ASIA: U.S. Military Bases in Central Asia
July 26, 2005 3:50 pm (EST)
- Current political and economic issues succinctly explained.
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What is the status of the U.S. military bases in Central Asia?
The United States maintains two bases in Central Asia, one each in Uzbekistan and Kyrgyzstan, for its postwar operations in Afghanistan. A regional group led by Russia and China has pressured the United States to remove its forces from Central Asia. U.S. Defense Secretary Donald Rumsfeld, in response to recent political tension over the issue with leaders in both Uzbekistan and Kyrgyzstan, traveled to Central Asia July 25 to discuss the U.S. military’s arrangements in the region. The United States says the bases are necessary for its efforts in Afghanistan and claims it does not intend to have a permanent presence in the region.
Where are the bases?
Karshi-Khanabad Air Base is located in southern Uzbekistan not far from Tajikistan; Manas Air Base is situated just north of Bishkek, Kyrgyzstan. The United States began leasing both Soviet-era bases during the run-up to the U.S.-led invasion of Afghanistan in 2001. They are used primarily to station soldiers, refueling jets, and cargo planes. Each airfield houses roughly 1,000 U.S. troops and civilian contractors.
Who is pushing for the United States to leave?
The Shanghai Cooperation Organization (SCO), a regional security body whose members include China, Russia, Kazakhstan, Kyrgyzstan, Tajikistan, and Uzbekistan. On July 5, the SCO issued a declaration calling for the United States to set a timeline for its withdrawal of military forces from the region.
What is the SCO?
Originally called the Shanghai Five, the SCO formed in the mid-1990s largely to resolve border and disarmament disputes between China and Russia. In 2001, the organization added Uzbekistan and renamed itself the SCO. The group has since gained in prominence, tackling issues of trade, counterterrorism, and drug trafficking. Some experts cite a convergence of interests among members in recent years, including the perceived threat posed by U.S. forces in the region. Increasingly, the SCO is being used by Russia and China as a vehicle to assert their influence in the region, says General William E. Odom, a senior fellow at the Hudson Institute.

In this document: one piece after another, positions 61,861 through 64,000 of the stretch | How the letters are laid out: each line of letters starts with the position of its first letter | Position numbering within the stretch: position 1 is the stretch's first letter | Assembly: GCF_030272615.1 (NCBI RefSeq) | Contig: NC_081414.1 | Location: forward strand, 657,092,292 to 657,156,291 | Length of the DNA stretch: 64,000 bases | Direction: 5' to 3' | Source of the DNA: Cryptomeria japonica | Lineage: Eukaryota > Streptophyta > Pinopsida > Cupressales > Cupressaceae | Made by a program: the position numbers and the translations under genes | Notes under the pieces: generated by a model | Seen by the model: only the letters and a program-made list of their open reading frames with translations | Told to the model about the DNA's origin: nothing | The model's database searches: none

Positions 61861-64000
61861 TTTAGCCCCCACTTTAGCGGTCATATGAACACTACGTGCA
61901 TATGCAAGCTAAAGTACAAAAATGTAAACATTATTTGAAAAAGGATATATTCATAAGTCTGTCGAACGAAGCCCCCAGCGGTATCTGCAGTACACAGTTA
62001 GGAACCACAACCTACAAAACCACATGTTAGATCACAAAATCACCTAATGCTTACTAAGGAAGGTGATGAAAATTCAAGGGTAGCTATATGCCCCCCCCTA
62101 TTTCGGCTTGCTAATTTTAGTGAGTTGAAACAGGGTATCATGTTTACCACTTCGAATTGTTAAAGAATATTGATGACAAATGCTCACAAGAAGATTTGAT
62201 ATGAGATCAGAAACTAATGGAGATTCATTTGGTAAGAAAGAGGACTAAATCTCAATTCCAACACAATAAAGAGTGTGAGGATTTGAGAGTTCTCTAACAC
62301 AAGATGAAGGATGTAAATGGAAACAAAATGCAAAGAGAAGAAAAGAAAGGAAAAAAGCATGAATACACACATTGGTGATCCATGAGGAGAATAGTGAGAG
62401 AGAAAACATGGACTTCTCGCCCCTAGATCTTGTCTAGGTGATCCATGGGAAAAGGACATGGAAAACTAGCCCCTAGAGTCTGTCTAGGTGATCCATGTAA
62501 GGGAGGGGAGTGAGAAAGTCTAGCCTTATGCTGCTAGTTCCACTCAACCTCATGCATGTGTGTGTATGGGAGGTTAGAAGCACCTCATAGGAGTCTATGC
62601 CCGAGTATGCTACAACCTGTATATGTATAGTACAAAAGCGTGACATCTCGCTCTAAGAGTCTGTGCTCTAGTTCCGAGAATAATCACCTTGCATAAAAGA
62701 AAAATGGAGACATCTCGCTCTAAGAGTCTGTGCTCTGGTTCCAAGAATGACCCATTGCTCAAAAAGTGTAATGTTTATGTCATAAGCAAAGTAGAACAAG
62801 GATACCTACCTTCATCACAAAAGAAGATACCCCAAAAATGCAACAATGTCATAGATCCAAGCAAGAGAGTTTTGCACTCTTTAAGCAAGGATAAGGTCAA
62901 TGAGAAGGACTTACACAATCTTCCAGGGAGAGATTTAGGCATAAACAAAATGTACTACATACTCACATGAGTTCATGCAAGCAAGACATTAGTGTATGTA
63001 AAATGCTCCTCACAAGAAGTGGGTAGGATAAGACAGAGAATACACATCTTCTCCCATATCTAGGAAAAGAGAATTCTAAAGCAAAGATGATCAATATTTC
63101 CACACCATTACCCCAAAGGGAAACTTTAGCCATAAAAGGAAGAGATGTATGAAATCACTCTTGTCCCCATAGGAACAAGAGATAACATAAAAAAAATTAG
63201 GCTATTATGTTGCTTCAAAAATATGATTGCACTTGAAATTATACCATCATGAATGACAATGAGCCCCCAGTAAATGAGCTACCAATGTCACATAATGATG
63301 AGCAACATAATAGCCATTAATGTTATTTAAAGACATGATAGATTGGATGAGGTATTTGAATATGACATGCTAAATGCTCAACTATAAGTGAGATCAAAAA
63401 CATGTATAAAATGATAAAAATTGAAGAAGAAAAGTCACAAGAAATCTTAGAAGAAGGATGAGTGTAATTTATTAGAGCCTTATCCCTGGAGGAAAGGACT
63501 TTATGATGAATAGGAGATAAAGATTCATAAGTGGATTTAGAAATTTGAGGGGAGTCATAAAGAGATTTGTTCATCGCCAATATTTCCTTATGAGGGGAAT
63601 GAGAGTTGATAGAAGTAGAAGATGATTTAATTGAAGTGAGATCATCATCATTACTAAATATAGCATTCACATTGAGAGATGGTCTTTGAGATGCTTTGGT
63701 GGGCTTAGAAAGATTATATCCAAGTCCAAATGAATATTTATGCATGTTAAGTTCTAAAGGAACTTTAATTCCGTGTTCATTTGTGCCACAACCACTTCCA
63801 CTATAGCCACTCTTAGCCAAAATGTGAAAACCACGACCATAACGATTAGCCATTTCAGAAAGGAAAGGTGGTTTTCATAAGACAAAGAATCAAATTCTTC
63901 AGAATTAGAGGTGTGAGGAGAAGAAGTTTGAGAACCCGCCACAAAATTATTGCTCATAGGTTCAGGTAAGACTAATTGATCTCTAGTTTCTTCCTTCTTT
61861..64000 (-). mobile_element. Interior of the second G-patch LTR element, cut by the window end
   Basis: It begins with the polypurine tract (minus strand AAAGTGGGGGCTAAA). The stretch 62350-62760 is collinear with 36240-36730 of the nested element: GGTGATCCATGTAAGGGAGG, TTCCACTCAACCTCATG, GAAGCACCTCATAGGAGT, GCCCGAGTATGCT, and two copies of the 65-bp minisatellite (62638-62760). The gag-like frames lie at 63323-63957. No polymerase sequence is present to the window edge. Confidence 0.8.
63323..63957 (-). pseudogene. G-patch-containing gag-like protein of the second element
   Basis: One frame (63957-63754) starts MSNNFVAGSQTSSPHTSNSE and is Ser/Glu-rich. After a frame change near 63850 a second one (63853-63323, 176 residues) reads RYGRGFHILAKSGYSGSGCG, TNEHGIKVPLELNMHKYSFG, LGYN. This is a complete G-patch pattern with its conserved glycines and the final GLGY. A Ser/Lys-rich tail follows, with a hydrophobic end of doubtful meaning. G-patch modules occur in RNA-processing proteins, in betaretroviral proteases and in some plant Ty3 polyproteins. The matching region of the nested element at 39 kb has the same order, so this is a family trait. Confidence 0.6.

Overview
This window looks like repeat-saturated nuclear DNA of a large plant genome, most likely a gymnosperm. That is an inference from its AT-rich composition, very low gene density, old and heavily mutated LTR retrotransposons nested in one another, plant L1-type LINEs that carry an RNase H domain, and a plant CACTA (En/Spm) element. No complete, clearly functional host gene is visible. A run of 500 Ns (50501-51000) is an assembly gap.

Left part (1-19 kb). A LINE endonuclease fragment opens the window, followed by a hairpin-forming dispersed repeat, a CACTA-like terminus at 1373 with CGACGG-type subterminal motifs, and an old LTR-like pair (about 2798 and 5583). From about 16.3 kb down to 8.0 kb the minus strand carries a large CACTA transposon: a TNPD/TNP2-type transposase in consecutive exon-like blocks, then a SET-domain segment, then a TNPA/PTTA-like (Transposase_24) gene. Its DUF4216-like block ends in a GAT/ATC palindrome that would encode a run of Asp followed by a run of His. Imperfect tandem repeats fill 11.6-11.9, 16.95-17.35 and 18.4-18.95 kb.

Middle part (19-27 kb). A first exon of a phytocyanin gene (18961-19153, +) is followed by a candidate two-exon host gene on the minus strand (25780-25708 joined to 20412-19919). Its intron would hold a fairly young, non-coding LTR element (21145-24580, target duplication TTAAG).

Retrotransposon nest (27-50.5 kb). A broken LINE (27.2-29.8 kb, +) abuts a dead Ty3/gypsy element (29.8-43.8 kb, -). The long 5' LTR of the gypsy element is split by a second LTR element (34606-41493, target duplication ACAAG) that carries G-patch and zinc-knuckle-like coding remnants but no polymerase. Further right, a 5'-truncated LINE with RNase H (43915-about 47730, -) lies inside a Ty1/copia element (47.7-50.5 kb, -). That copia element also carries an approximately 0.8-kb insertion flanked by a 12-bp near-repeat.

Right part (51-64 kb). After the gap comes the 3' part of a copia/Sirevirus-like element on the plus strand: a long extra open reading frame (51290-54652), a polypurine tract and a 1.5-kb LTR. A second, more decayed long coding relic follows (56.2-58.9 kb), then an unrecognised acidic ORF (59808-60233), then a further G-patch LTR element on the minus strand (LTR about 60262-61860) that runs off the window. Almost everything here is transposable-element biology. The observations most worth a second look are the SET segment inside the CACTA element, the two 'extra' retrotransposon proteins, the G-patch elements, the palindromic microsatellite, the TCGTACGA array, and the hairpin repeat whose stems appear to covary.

What was the United States’ reaction to the SCO’s declaration?
Washington rejected its demands, countering that the bases are part of bilateral agreements with the governments of Kyrgyzstan and Uzbekistan, not with the SCO. Although a Pentagon spokesman hinted July 15 that the bases were not "critical" to the U.S. mission in Afghanistan, the United States has generally said it will pull its forces from the region only after Afghanistan is "stabilized," and has not set a specific timeline.
Why does the SCO want the U.S. forces to leave?
The organization says the U.S. bases were not meant to be permanent and were only installed to assist the U.S.-led war in Afghanistan, which SCO members say has ended. China and Russia have long wanted U.S. troops out of Central Asia, an energy-rich region both consider within their sphere of influence, experts say. Russia views the U.S. presence in the post-Soviet region, including the eastward expansion of the North Atlantic Treaty Organization (NATO), with increasing suspicion after uprisings in Ukraine, Georgia, and Kyrgyzstan unseated leaders loyal to the Kremlin. Many in Moscow argue these so-called "color revolutions" were the work of U.S.-funded nongovernmental organizations. Experts also say Beijing sees the U.S. military presence along its western border as part of Washington’s strategy to contain China. Energy is another major Chinese concern, especially securing access to oil and natural gas from the Caspian basin located roughly 1,500 miles to the west.
What are the United States’ goals in the region?